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Issue 261
July/August 2010
Sustaining Life

Health

Unlocking The Grief
by
Photograph courtesy: Ian Siddons Heginworth

Photograph courtesy: Ian Siddons Heginworth

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Unlocking The Grief

What we do to our planet, we do to ourselves. No wonder, then, that the emotion behind most mental health issues is unresolved grief, says environmental arts therapist Ian Siddons Heginworth.

Grief is not a rational thing. Neither is it just sadness. It is a cauldron of conflicting feelings that make little sense when experienced together but which carry our heart’s truth into the world when honoured separately. Grief is also an incredibly powerful force for change. I know this because as an environmental arts therapist I have watched countless people over the years use the conscious expression of grief to transform their lives, to move from places of despair, hopelessness and impotence into places of fruition, celebration and empowerment.

Grief is much underused. We identify it with the loss of a loved one, but in fact every time life changes, every time we are cast out of the garden of our own wellbeing, we are invited to grieve, and time and time again life will summon us into descent in order to do so. Grief is our way of letting go, and whatever we do not let go of we hold forever. Traditional communities knew this and made the open sharing of grief a living part of their ceremonial life, but that is rarely so in industrial societies. Instead, we have the distractions offered by our modern world, the stiff upper lip, positive thinking and antidepressants. But if we do not let go we cannot change. We get stuck.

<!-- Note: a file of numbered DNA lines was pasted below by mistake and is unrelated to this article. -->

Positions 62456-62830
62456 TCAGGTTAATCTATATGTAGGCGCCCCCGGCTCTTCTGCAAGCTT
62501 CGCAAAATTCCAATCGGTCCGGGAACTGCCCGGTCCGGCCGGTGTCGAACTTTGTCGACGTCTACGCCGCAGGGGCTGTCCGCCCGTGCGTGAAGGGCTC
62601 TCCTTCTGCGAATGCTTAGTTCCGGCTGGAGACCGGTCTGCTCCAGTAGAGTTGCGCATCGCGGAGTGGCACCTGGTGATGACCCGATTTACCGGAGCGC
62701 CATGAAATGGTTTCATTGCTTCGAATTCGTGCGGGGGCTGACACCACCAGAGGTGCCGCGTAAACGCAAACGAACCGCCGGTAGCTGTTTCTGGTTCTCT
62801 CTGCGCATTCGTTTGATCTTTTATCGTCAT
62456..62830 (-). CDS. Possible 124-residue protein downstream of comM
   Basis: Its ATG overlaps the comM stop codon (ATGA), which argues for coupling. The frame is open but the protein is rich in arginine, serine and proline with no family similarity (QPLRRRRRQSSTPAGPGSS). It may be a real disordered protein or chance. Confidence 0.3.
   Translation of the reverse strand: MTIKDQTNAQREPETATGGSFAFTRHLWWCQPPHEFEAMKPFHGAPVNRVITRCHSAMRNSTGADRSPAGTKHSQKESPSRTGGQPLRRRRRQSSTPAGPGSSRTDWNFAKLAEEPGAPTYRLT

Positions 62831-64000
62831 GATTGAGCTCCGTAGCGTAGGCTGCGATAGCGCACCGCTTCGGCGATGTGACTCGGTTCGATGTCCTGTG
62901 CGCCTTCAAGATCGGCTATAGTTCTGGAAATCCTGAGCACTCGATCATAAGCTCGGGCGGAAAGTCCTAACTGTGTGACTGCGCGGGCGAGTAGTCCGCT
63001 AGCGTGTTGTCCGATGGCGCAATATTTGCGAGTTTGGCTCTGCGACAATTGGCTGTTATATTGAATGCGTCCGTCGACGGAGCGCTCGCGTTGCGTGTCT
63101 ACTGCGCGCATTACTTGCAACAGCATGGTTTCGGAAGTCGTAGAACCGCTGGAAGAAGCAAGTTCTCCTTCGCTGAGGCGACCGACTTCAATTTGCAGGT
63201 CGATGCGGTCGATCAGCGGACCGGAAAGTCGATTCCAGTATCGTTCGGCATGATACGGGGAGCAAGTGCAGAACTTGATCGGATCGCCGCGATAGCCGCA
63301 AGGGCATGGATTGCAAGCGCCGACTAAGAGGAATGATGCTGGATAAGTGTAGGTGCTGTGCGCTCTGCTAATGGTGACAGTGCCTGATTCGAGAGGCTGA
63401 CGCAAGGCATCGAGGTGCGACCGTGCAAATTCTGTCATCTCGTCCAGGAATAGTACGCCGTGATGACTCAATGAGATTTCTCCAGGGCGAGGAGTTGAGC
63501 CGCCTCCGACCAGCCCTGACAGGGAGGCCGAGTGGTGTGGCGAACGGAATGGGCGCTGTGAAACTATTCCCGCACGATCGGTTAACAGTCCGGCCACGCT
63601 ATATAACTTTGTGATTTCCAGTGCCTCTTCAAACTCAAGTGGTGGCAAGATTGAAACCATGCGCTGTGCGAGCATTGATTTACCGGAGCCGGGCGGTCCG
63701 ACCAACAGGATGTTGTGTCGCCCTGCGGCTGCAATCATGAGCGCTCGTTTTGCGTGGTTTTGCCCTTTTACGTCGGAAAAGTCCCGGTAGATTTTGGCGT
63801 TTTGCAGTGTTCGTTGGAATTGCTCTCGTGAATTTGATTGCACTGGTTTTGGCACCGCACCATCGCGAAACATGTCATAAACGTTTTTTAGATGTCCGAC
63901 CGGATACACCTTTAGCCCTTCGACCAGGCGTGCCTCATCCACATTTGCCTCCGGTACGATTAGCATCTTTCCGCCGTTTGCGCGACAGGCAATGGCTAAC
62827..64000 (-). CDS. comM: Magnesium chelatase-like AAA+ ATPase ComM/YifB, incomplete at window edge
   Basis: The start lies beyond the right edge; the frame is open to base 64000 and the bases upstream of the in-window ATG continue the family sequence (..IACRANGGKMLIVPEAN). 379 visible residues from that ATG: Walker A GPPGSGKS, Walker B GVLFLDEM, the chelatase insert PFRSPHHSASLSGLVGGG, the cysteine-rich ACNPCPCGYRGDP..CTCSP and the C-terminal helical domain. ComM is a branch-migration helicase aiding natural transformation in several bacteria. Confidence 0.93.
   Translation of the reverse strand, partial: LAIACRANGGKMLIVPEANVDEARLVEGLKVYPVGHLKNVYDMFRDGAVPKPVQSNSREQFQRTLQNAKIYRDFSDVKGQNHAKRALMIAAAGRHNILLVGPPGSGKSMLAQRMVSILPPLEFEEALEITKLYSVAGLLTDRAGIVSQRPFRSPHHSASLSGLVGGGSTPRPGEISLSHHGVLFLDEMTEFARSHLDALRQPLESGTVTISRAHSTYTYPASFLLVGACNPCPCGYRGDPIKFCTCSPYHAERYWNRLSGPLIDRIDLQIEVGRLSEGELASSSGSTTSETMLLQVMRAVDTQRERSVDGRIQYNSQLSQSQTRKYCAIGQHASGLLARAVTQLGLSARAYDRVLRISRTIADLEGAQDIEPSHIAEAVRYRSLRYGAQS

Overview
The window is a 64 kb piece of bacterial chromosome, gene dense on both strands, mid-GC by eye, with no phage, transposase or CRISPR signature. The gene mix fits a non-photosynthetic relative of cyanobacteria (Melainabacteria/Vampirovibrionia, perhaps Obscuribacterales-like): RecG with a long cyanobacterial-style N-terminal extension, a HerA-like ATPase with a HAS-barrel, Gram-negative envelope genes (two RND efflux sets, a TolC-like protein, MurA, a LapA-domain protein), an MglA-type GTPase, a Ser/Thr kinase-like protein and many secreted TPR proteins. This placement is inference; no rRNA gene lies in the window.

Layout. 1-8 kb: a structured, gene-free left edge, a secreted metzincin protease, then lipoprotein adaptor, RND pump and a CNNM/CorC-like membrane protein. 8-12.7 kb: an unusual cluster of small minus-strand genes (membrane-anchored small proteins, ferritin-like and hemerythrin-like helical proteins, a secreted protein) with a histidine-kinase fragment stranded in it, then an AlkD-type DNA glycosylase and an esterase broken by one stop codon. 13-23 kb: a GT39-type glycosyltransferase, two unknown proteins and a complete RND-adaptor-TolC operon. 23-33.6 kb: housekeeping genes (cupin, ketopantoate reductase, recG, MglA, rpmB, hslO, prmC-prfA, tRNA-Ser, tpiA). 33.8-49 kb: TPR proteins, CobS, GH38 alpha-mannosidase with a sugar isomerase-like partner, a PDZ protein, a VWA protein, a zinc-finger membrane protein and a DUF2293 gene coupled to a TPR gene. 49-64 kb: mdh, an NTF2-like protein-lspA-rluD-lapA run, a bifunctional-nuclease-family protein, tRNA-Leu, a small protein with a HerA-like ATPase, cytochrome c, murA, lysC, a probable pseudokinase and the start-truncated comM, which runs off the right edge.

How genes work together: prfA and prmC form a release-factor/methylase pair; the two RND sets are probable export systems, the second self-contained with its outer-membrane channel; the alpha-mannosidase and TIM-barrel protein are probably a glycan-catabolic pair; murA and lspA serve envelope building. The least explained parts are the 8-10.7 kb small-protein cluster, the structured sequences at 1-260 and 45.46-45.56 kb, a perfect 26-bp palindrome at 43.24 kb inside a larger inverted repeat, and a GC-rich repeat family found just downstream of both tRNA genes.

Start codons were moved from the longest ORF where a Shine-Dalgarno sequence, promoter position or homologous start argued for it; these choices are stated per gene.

There is a beautiful ritual that I use to help my clients enter consciously into grief. We seek a safe and holding womb-like space: somewhere dark and safe within the woods. Here, the ‘other’ is invited to find a place for fear, guilt, anger, sorrow and love. A place for all of these feelings can always be found in Nature, for she contains all that is wild and natural. The clients lay their hand on each ‘place’ in turn and speak everything that they feel there. They then speak in the first person to the one they are grieving, even if that is an aspect of self. They weep, they rage, they cough and spit and all that was clogged and stuck, a weight upon their heart and their lives, begins to flow. In the space that is left, in that deep well that they feared so much, there comes a great stillness. This is the space in which the seeds of all that they desire can now grow, seeds that had no room before. This is the great gift of grief: its re-birthing of the heart. From this place, change often comes at a pace that astonishes them.

Our fear and avoidance of emotional pain can have dire consequences. Cultural repression of grief can leave us with a great dark pool of unresolved feeling stretching all the way back into childhood. This can be too frightening to approach and so we push it down deeper into ourselves. Here it will gnaw at us for release, and often at transitional times of our life it will emerge as an unwelcome guest, demanding attention. It can make us ill, but there is worse.

Indigenous communities knew that the inner feminine, the feeling self, and the outer feminine, Nature, are one and the same. We rediscover this every day, working in therapeutic woodland. When we go into Nature with a sense of the interconnectedness of all things, the face of Nature herself becomes the shining surface of the dark pool in which we will always see ourselves reflected. Wherever we look, whatever we are drawn to, if we allow ourselves to open to the metaphor, we will always meet an aspect of ourselves. As we work outwardly with that aspect, our inner self is transformed.